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Published on Tuesday, April 4, 2000 in the Los ANgeles Times
While The Focus Is On Microsoft, It's The Megamerger Of America Online And Time-Warner That's Scary
by Robert Scheer
While the Justice Department now has had its way with Microsoft, one has to wonder if government lawyers have ever heard of another rather large company called America Online. Surely the reason for breaking up huge companies ought to have something to do with the power those companies wield over our lives. But if that's the concern, AOL has amassed a power that Bill Gates can only dream about.

Despite the unparalleled control over mass media in America represented by AOL's merger with Time-Warner, there seems to be no concern at the Justice Department that AOL's bigness represents a threat to the free market in that most important commodity of all--ideas.

Even before its acquisition of America's premier old media conglomerate--at $184 billion, the largest ever--AOL represented the main portal to news, financial services and entertainment on the Internet for 22 million families. Not only does AOL guide those people to what's important on the Net, but the company obtains enormous personal data on its members. Perhaps for that reason, it has joined the financial services industry in fighting attempts to protect consumer privacy.

Last year, in a major assault on privacy that involved the most expensive lobbying effort in U.S. history, Congress passed the Financial Services Modernization Act, which for the first time in 65 years allowed banks, insurance companies and stockbrokers to affiliate and to share personal records of consumers among themselves without obtaining permission from those consumers.

A loophole in that bill specified that if state law provided a more stringent privacy protection, it would supersede the new federal law. But legislation (AB 1707) introduced in California by Assemblywoman Sheila Kuehl (D-Santa Monica) to provide better protections to consumers than federal law has run into fierce opposition from AOL and its subsidiary, Netscape Communications. AOL and Netscape are lobbying against what their lobbyist called "opt-in systems [which] require companies that use personal information . . . to obtain each customer's express consent" before sharing that information with others.

What AOL represents is the classic threat of a huge conglomerate that wields its power and influence across the broad swath of the commercial and social aspects of our lives. AOL more than any company in America has the power to shape our consciousness.

What irony that Microsoft's alleged stifling of Netscape was key to the Justice Department's case, but no one seems to mind that AOL bought Netscape and has reduced it to a compliant subsidiary carrying AOL's corporate water. Adding insult to injury, Netscape users on Saturday were informed that they would have to change their online addresses in order to fit into AOL's worldwide operation. Yes, Big Brother requires you to change your name.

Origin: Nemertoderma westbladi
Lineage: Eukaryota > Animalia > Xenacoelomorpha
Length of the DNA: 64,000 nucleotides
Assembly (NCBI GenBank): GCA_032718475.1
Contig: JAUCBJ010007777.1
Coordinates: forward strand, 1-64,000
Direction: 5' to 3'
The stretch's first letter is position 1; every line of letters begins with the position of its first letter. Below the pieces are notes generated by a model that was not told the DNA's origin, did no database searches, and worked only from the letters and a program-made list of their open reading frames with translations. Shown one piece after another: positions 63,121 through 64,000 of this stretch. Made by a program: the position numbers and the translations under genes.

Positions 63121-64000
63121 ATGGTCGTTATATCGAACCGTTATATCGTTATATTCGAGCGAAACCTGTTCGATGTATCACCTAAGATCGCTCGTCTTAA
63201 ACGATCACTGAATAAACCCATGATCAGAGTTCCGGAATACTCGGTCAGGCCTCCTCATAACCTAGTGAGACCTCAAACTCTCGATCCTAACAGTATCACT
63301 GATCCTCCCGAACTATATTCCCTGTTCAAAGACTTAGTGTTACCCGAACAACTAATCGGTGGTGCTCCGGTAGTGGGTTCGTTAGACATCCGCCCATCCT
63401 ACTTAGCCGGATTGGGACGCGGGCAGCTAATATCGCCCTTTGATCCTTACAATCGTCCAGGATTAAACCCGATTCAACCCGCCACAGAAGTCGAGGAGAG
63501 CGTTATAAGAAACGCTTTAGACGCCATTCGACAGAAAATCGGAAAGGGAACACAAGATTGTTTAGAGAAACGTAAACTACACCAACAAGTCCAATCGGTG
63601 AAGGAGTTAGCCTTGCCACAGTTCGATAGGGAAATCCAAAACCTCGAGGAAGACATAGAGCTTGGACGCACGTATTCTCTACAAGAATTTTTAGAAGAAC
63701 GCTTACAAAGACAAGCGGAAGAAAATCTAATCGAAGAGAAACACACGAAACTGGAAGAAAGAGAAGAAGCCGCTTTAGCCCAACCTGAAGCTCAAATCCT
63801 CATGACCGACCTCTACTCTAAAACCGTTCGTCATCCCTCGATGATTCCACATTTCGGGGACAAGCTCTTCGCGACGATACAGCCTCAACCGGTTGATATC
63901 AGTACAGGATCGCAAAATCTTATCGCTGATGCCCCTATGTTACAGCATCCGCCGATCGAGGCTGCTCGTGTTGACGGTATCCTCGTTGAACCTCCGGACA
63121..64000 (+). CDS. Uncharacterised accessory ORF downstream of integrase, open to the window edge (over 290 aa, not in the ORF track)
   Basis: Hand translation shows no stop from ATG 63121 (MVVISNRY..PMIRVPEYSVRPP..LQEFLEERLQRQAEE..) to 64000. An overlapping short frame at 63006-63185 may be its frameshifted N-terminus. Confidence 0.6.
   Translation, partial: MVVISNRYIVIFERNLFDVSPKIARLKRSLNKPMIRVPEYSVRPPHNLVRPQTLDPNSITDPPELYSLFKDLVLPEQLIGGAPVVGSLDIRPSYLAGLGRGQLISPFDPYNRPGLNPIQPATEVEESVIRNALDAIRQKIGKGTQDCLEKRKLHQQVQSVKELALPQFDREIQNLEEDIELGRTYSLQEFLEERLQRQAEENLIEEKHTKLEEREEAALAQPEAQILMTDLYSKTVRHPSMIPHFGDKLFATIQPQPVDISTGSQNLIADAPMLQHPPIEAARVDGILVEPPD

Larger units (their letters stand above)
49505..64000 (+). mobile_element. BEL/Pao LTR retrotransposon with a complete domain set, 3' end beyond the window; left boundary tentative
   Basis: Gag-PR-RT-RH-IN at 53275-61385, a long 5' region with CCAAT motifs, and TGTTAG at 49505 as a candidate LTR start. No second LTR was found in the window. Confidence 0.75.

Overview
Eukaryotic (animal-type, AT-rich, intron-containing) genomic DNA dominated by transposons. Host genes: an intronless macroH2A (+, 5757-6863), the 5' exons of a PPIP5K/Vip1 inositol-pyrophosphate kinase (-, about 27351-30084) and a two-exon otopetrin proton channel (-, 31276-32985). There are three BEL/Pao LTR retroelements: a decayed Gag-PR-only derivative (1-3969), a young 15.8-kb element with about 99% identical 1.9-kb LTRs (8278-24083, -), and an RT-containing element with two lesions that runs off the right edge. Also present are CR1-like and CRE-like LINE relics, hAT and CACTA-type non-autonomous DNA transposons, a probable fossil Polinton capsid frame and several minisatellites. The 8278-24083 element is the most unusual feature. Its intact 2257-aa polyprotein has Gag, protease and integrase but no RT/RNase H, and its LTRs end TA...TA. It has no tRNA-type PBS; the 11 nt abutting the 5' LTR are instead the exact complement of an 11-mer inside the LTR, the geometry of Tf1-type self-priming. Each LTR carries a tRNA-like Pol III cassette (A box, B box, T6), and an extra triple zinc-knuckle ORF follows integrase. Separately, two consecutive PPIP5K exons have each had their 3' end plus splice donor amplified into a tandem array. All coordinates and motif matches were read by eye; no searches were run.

Before gobbling up Netscape, AOL bought CompuServe, its major online competitor, which is now hardly heard from as an alternative portal to the Web while it was once preeminent as the guide to the world of magazine and newspaper news available through the Net.

The government has focused on Microsoft, which has proved feeble at providing Web content and therefore represents little threat to free choice of information so vital to a democracy. But AOL has succeeded precisely because it is so effective in marketing content, including, most important, the news on which a free citizenry relies. Even before its acquisition of the Time-Warner media empire, AOL was the No. 1 source for news on the Web. CNN, which AOL picked up in the Time-Warner deal, is the 10th most important.

Never in the history of news publishing has one company held such extensive power over what we see and hear as does AOL in the wake of the Time-Warner deal. Nor is it a matter of merely dominating the all-important U.S. market. Obviously, Time-Warner has a major impact on the world's culture through movies and television in addition to print. And now, AOL is clearly contending for worldwide dominance. In a $8.2-billion deal to gain full control of AOL Europe and AOL Australia, AOL last month bought out the 50% interest in those joint ventures of its partner, Germany's Bertelsmann group, the world's biggest book publisher.

If antitrust law does not speak to the threat that AOL represents over the entire range of our culture, then it is in desperate need of revision. Microsoft's control over its Windows operating system may have inconvenienced some software competitors, but AOL's acquisition of formerly competing media outlets is destructive of the free marketplace of ideas.

Perhaps because of AOL's emerging dominance, the news media, which have been scathing in their treatment of Microsoft, seem to have barely covered the potential threat of AOL. How long will the journalists and the government ignore the fact that in the new world of the information age, the specter of Big Brother is represented not by Microsoft but rather by AOL.

Copyright 2000 Los Angeles Times


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